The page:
There shall be order

But that’s not the end. First, I have identified countervailing technical forces (‘internet invariants’), such as the addressing system, the root server architecture and the common protocols. These are the foundation of a technical defragmentation pull that, second, the law – through the normative turn – realizes through norms.

In my research I have established that a normative order has emerged on the internet that conceptually encompasses normative activities by all actors on all regulatory levels (national and international legal-political spheres and private spaces). The order is selective in that it does not seek to regulate all fact patterns with a connection to the internet, but only those that evidence a (1) material (non-trivial) connection between the regulatory question and the internet as a network of networks (2) in the normative sense.

The normative order of the internet encompasses norm-generative processes and includes, through its processes, normatively relevant action by all actors. These actors develop normative expectations, which are debated, contested and realized on the basis of shared principles within the order.

The normative order of the internet is a legitimate order, with its legitimacy proceduralized through normative processes that include all actors. As shown, the order is also legitimate in abstract because it is a necessary order. States alone cannot by themselves regulate the internet. International law provides a regulatory frame but is not detailed enough to regulate emerging online threats and technological challenges. Transnational arrangements remain too technical and vague to solve questions of distribution of basic goods.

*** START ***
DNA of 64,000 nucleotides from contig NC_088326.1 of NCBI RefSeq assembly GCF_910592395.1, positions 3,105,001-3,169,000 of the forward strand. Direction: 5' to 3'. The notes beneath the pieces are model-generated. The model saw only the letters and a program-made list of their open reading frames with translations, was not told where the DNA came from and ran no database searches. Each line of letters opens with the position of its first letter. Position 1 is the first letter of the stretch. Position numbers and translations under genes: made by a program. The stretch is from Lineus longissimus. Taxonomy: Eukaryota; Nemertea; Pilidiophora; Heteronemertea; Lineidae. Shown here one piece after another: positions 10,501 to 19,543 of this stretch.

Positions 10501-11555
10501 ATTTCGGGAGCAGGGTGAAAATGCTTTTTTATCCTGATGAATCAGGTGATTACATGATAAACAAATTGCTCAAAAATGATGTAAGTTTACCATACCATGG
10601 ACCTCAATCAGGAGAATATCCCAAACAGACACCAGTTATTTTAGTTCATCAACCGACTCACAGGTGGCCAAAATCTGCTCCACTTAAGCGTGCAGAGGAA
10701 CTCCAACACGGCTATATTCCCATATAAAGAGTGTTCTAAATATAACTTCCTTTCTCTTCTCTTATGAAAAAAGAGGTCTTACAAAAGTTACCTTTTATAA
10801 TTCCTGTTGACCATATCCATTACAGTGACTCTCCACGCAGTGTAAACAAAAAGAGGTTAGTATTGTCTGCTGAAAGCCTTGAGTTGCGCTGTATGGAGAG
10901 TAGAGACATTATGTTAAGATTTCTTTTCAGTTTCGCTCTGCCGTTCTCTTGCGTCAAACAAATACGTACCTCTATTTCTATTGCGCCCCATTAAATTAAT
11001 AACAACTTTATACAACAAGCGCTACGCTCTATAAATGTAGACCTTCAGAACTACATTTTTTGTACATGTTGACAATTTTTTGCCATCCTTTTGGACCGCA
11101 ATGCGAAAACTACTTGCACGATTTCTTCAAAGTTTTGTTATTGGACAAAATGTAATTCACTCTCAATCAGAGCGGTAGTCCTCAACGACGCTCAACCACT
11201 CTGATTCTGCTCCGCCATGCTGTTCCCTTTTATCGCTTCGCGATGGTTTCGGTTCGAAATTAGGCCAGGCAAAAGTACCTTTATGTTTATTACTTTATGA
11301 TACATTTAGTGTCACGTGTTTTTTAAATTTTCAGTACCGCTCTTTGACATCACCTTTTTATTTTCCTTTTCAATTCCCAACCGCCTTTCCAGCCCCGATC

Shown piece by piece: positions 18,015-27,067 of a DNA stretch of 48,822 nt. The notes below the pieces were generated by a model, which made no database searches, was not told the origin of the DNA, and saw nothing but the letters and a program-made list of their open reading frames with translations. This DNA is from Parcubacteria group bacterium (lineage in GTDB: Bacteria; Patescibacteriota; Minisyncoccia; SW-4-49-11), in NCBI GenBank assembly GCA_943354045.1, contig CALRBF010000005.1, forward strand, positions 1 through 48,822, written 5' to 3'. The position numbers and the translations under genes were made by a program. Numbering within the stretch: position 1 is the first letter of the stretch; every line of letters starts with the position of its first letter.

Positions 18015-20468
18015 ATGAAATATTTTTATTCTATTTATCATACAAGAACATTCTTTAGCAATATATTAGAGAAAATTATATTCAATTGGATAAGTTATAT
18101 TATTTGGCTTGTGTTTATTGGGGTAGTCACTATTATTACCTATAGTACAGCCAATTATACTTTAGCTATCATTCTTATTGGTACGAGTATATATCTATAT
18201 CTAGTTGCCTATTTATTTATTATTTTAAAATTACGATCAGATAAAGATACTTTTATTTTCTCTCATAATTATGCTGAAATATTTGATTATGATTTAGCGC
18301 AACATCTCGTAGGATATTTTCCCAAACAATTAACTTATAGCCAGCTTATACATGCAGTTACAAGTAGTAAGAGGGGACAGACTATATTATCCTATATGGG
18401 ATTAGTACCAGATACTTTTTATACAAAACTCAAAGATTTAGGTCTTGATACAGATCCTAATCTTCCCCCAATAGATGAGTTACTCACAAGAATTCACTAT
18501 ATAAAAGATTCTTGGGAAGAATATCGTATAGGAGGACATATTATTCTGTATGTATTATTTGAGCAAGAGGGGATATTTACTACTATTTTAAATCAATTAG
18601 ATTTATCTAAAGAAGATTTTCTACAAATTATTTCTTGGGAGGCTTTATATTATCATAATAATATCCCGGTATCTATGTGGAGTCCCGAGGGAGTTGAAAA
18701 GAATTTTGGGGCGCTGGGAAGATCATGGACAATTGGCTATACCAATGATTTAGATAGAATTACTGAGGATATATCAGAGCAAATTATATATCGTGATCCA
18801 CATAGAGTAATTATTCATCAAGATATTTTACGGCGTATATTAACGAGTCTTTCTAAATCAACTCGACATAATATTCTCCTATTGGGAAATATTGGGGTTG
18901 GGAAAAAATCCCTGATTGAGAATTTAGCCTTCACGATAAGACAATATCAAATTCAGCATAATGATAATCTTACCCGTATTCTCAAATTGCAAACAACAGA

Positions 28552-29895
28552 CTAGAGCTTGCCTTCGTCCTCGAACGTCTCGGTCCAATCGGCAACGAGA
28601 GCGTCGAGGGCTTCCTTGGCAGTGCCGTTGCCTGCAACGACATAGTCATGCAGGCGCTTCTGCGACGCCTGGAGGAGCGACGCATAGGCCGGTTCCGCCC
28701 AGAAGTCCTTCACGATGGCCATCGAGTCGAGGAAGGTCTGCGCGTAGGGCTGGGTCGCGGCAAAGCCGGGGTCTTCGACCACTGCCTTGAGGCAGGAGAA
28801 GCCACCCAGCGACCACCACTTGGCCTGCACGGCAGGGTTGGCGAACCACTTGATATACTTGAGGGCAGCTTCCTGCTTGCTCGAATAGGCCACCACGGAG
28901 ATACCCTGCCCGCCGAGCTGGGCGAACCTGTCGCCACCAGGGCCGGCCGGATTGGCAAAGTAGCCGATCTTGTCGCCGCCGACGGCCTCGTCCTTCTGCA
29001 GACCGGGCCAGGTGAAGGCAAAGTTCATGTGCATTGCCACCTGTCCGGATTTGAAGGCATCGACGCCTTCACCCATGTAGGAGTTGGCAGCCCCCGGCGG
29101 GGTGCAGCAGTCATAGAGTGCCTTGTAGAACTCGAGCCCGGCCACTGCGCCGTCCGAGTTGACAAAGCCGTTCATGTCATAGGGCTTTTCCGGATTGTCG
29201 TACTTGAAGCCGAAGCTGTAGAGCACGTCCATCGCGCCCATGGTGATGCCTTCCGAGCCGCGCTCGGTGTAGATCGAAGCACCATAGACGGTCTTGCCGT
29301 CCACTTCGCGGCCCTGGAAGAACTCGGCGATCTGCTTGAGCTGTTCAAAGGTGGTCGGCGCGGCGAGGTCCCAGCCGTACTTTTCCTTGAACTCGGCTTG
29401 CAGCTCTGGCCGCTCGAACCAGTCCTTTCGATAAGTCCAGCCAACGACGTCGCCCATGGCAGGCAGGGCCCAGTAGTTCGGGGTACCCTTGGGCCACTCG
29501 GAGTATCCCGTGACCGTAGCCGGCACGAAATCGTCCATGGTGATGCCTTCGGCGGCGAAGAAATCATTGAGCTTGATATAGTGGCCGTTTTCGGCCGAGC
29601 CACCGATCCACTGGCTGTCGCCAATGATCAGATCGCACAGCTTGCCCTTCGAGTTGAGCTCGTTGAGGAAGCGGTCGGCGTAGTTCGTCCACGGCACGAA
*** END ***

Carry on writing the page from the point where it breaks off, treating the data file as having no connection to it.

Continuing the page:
Taken together, however, the order’s norms secure the internet as a critical infrastructural resource in itself and  for other essential infrastructures.

Each field of norms within the order – international law, national law, transnational normative arrangements – is legitimized either through traditional normative processes or by its integration into national legal orders. Each actor group is legitimized directly or indirectly and transfers this legitimacy potential to the normative outcome, which is often – additionally – epistemically legitimate. The normative order itself is legitimate as a necessary order to ensure protection of and from the internet. The process of justifying the order is narrativized. As any order participant has a right to justification against norms and practices generally-reciprocally, the normative order of the internet is an order of justification.

There are undoubtedly forces favouring fragmentation on the Internet. However, I argue that the internet has taken a normative turn and that order, rather than fear of disorder, should and will shape policy debates.

This post represents the view of the author and does not necessarily represent the view of the institute itself. For more information about the topics of these articles and associated research projects, please contact

Matthias C. Kettemann, PD, Mag., Dr., LL.M.

Associated Researcher: Leibniz-Insitut für Medienforschung | Hans-Bredow-Insitut